<![CDATA[A. L. GOULDEN - author - Blunt Blog]]>Thu, 20 Jul 2017 12:18:29 -0700Weebly<![CDATA[3 Simple Steps To A Great AudioBook Cover]]>Wed, 19 Jul 2017 13:30:00 GMThttp://author-algoulden.com/blunt-blog/3-simple-steps-to-a-great-audiobook-cover
So far my experience with ACX (the production side of Amazon's Audible.com) has been great. Their instructions are very clear and easy to find. I uploaded my test script on a Friday afternoon and by Sunday I had 7 auditions to listen to. I recommend you take your time to make the final decision and listen to them all a few times, but once I was sure of my selection the rest went just as smooth. We negotiated a rate, exchanged emails regarding pronunciation ​and character, then dove in to the process.
​Since Audible requires you make a special cover for your new Audio Book, I thought I'd share with you how I quickly made mine. I used the same cover from my book but made a few simple adjustments.
I took my original photograph and cropped the best ​composition for an eye-catching image. Think about how your cover will look as a tiny thumbnail since many people look at audio books on their phones.

Then I laid in the Title graphic large enough to fill the square. Remember that thumbnail... being able to read your title is the most important part. This is the same as when you design your book covers. 
Then lastly I added Matt Haynes' name to the top in a coordinating font and color that reads. Remember that your narrator is now a collaborator in the presentation of your audio book and they may have a following that listeners recognize and love. You may find that someone listens to a sample of your book solely on the person that narrated it if they liked other titles they've done. 
ACX Audiobook Requirements:
  • Overall Size of the graphic should be 2400 x 2400 pixels
  • JPG, PNG, or TIF file format only
  • Images must contain both the name of the title and author(s)
  • It is customary to include the Narrator's name as well 
  • The resolution of these images can be no smaller than 72 dpi.
  • Images must be RGB, not CMYK.
  • Images must be squared. The squared cover must be a true squared cover and cannot be rectangular with colored borders on the side.
  • Images should be at least 24-bit. Images cannot refer to physical CD’s or media other than the audio presented.
  • Jewel cases, promotional stickers, and cellophane are not allowed.
  • Images should not be stretched to fit the required dimensions. Via Rights Holders.
That's it. Can you believe it? I hope you'll check out my new audio book July 31st and download a copy to escape to a surfer's summer paradise and fall in love. 
<![CDATA[Sexy Spots You Must See In Seattle]]>Tue, 18 Jul 2017 14:00:00 GMThttp://author-algoulden.com/blunt-blog/sexy-spots-you-must-see-in-seattle
Portland isn't the only northwest city that knows how to have some kinky fun. Seattle has a few great spots you should try next time you're in the Emerald City. And if you know of more Northwest fun, give me a shout and let me know. I'll add your suggestion to this list too!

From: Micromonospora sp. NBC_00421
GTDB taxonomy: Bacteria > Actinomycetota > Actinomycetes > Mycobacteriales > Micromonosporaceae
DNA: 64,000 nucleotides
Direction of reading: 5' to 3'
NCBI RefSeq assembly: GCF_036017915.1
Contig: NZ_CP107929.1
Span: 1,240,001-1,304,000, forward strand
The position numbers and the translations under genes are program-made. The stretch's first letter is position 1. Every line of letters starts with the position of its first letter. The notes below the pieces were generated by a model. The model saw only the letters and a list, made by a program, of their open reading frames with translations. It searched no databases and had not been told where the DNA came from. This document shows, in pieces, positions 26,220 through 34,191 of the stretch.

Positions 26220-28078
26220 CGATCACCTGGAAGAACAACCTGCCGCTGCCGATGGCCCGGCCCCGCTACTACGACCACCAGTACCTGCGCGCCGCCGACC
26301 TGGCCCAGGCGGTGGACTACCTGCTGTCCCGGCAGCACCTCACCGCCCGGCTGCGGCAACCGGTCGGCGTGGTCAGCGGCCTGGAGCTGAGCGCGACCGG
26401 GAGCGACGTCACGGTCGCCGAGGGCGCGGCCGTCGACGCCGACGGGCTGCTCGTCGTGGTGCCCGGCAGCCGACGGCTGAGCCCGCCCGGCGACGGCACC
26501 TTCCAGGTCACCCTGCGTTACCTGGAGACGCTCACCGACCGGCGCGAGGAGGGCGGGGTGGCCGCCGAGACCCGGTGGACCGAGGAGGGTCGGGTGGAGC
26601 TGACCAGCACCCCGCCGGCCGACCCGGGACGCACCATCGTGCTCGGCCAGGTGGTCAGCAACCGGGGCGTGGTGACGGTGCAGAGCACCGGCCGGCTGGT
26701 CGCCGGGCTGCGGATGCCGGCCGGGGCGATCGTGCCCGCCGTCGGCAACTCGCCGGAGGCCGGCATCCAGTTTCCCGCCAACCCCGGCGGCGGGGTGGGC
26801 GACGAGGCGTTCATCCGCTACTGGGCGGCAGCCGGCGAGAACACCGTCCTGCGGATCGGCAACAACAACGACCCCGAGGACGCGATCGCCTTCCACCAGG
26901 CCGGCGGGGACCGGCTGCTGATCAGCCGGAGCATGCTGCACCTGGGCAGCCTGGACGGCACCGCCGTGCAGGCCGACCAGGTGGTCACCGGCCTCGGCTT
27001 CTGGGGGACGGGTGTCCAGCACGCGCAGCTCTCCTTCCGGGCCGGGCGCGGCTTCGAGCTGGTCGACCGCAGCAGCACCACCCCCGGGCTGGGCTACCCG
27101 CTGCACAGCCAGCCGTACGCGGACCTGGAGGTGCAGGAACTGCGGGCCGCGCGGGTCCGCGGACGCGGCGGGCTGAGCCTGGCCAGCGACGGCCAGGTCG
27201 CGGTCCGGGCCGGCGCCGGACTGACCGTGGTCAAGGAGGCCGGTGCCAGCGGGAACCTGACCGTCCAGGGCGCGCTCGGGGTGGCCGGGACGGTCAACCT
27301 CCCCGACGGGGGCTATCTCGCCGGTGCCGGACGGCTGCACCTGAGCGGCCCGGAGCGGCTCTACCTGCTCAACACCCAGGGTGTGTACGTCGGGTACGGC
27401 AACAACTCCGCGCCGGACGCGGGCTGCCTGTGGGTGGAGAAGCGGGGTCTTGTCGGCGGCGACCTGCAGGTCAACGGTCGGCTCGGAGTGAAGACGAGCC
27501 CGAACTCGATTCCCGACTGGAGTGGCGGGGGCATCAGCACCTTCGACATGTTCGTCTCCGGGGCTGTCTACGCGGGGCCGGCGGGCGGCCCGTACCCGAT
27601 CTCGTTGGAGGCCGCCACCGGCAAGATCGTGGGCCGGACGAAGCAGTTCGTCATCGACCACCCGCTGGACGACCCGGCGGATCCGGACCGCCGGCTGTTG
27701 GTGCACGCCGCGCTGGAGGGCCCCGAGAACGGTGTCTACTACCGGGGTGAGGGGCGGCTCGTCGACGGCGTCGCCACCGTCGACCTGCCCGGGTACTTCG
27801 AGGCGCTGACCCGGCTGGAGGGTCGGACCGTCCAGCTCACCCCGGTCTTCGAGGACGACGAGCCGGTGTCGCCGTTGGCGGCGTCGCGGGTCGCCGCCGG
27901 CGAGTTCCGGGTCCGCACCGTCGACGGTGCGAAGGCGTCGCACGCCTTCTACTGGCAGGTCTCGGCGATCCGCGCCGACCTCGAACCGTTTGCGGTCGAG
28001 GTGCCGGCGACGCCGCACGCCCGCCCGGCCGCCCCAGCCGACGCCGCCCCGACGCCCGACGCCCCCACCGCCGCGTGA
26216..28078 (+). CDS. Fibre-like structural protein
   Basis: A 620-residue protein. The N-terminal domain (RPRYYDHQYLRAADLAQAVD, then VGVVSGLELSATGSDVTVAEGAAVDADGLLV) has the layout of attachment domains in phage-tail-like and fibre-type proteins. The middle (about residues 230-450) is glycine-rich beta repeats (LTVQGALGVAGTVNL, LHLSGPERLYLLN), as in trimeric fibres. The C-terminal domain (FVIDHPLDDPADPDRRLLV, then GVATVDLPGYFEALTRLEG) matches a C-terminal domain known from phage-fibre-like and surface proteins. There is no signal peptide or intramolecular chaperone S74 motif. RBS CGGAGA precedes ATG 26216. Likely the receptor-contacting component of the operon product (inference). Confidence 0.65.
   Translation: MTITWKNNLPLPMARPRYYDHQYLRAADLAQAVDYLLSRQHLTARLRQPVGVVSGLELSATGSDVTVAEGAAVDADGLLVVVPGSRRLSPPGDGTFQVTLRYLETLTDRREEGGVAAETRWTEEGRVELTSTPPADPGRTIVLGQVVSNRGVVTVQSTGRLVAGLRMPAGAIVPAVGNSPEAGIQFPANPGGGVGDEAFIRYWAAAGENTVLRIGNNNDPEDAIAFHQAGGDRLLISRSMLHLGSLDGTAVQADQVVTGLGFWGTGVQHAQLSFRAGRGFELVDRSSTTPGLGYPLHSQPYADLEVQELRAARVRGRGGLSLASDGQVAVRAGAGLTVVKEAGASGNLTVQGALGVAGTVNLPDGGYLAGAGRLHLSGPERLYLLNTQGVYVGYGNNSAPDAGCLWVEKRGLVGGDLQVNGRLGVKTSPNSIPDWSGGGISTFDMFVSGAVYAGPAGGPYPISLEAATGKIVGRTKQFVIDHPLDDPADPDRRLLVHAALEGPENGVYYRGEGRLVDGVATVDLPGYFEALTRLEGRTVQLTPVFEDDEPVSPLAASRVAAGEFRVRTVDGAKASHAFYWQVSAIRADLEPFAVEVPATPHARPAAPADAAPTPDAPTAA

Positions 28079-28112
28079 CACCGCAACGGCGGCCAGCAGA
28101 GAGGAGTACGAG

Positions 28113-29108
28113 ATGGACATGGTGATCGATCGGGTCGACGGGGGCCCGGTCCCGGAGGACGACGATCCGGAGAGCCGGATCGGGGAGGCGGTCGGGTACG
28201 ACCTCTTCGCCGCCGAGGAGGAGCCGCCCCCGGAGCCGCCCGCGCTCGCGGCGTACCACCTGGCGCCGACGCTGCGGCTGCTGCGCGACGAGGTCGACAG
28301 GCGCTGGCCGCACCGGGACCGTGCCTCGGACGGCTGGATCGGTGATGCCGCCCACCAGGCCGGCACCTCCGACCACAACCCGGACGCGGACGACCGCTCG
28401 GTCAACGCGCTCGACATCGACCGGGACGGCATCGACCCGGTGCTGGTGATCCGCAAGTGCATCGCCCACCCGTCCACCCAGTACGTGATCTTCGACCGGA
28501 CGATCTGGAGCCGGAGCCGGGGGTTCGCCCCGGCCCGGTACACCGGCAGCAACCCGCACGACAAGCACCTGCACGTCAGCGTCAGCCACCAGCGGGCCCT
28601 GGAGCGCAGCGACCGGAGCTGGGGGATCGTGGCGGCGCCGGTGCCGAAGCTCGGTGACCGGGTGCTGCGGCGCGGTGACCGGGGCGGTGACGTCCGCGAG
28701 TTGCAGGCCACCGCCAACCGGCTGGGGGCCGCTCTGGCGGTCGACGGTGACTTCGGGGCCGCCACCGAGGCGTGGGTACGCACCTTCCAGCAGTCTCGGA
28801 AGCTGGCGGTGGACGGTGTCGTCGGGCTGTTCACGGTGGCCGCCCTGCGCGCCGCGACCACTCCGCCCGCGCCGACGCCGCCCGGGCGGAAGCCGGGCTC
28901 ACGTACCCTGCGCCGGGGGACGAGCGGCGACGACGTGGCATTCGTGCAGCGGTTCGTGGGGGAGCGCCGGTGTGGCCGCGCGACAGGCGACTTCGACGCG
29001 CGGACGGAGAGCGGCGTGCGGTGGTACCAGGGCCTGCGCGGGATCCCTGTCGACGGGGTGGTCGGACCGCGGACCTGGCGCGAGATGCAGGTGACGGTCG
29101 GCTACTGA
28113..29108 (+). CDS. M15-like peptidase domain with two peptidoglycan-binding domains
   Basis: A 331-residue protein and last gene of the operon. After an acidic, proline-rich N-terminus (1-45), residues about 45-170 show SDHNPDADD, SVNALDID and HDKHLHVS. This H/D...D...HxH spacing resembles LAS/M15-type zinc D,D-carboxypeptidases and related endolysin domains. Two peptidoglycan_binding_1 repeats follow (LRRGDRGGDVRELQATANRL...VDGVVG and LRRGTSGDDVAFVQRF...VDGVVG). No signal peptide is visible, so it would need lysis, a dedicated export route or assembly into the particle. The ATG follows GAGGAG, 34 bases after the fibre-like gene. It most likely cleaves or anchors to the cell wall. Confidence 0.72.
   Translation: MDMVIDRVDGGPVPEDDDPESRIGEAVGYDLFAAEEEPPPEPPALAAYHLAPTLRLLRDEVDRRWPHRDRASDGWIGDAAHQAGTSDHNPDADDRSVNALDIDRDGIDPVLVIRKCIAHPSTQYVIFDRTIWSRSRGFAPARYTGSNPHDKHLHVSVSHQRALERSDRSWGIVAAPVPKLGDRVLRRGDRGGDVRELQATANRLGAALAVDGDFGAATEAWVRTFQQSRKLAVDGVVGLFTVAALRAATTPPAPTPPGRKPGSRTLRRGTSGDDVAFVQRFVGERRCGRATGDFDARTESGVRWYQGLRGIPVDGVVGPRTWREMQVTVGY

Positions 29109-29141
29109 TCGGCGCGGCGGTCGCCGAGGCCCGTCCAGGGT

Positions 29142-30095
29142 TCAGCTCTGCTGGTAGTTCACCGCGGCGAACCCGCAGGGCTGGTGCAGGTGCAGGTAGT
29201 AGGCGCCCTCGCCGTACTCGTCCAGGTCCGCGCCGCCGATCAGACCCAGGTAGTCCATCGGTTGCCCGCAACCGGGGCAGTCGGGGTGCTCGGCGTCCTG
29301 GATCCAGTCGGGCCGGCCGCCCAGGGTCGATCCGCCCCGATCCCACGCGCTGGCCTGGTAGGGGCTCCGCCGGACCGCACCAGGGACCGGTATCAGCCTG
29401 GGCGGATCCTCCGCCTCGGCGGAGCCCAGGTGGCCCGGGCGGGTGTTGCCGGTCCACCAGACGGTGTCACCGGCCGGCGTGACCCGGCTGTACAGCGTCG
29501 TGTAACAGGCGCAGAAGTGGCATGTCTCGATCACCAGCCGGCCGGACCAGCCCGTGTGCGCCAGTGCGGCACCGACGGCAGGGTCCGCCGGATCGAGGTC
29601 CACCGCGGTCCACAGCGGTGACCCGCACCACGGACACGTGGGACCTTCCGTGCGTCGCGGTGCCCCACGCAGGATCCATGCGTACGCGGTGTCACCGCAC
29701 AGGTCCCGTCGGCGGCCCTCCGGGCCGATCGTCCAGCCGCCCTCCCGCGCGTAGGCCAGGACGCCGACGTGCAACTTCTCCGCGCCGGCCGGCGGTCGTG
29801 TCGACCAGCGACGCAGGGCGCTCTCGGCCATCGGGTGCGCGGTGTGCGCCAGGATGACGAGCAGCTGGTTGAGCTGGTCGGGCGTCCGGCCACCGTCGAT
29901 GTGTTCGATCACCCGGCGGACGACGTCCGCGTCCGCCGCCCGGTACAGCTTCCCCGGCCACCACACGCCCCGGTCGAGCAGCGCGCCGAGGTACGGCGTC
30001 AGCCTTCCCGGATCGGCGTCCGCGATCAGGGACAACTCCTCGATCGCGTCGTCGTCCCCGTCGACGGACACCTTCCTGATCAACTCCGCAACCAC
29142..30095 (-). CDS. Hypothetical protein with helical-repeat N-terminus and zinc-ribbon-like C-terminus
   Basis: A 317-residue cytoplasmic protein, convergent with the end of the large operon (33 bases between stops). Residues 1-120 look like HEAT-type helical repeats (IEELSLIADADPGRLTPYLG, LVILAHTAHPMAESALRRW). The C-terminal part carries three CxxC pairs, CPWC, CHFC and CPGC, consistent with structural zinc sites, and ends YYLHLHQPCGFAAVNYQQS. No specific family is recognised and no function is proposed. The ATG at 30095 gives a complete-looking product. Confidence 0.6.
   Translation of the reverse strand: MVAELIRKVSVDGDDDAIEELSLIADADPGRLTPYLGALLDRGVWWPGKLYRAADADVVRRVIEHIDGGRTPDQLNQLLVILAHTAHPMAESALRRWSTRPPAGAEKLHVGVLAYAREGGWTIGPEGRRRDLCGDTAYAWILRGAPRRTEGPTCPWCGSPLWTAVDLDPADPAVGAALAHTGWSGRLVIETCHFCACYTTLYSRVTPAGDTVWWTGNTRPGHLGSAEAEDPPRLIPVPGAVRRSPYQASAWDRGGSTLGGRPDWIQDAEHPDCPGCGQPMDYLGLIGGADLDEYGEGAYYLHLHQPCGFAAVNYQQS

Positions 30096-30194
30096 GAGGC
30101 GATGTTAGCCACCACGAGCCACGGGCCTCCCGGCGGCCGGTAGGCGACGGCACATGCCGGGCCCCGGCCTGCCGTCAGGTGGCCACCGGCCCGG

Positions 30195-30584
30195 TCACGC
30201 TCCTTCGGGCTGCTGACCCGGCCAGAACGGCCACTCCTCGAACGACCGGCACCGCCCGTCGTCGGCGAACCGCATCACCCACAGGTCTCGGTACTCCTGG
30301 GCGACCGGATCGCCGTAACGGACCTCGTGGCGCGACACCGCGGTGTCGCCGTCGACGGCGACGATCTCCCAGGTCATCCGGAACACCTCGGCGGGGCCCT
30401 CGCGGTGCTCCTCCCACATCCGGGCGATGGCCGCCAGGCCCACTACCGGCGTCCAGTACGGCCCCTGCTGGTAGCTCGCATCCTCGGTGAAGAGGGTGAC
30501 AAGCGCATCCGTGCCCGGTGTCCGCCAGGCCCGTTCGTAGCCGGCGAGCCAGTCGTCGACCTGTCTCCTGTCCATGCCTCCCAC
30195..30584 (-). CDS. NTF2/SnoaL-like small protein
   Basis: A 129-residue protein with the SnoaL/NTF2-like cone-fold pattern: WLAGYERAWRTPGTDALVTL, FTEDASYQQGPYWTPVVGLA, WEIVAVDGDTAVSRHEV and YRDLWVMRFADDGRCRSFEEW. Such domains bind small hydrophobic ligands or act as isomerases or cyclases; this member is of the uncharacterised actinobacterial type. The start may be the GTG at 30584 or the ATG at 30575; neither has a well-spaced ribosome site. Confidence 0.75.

Hit up Babeland (address and info)
First Hill
Not your average sex toy shop. They host events like Blow outs and BJs to adult toy giveaways, Babeland is the go-to place for sex-ed and sexy goodies. The staff is friendly but they'll give you space to browse on your own. Located smack dab in the heart of Capitol Hill, you’ll find all the sexy time doo-dads from your wildest fantasies and more. No worries... from Pecker Patch Sour Gummies to things that go bump in the night, you’ll find it here.
The Pink Door (address and info)
Who doesn't love a glittery burlesque show and late dinner at The Pink Door in Pike Place Market? On Saturday evenings at 11pm, the intimate space becomes the canvas for pasty-adorned dancing queens to strut their stuff. Arrive early because seats tend to fill up quickly... especially the ones under the trapeze... yep, you heard me. Doors for shows on Saturdays open at 9pm.
The Palms spanking group
Various locations
This adults-only spanking group, ThePalms, meets bi-monthly for dinner and a good ol’ fashion paddling. If you’ve been naughty, this group is the place to turn over to. You have to be invited to join the banquet-style dinners and subsequent parties but you can find more information here. Bon appetit!
Get your freak on at FreakNight in the WaMu Theater (address and info)
The name alone makes this a MUST for those adventurous souls who want to let their flags fly. FreakNight only transpires once a year so mark your calendars. Don't miss the scantily clad performance artists, pyrotechnics, some of the world's biggest DJs, and thousands of costumed party-goers out for two of Seattle's wildest nights.
<![CDATA[Better Note Taking for Better Writers]]>Mon, 17 Jul 2017 14:30:00 GMThttp://author-algoulden.com/blunt-blog/better-note-taking-for-better-writers
Sometimes I get ideas for stories in the strangest places or I come across photos or news articles that spark a character idea or blog post like this one. That's why taking notes and saving relevant information right away is important. Our lives are filled with constant information, some good, some junk, but you never know where the next big idea will come from.

I used to be one of those people who accumulated Post-Its and little black notebooks all over with scribbled websites or thoughts I hoped to come back to later. The problem was that I'd lose those little colored papers, or not be at my desk when I finally had time to spend with the information. We all know there are a thousand programs and apps out there to "help" us, but who has time to research them, much less extend the extra cash to invest in them.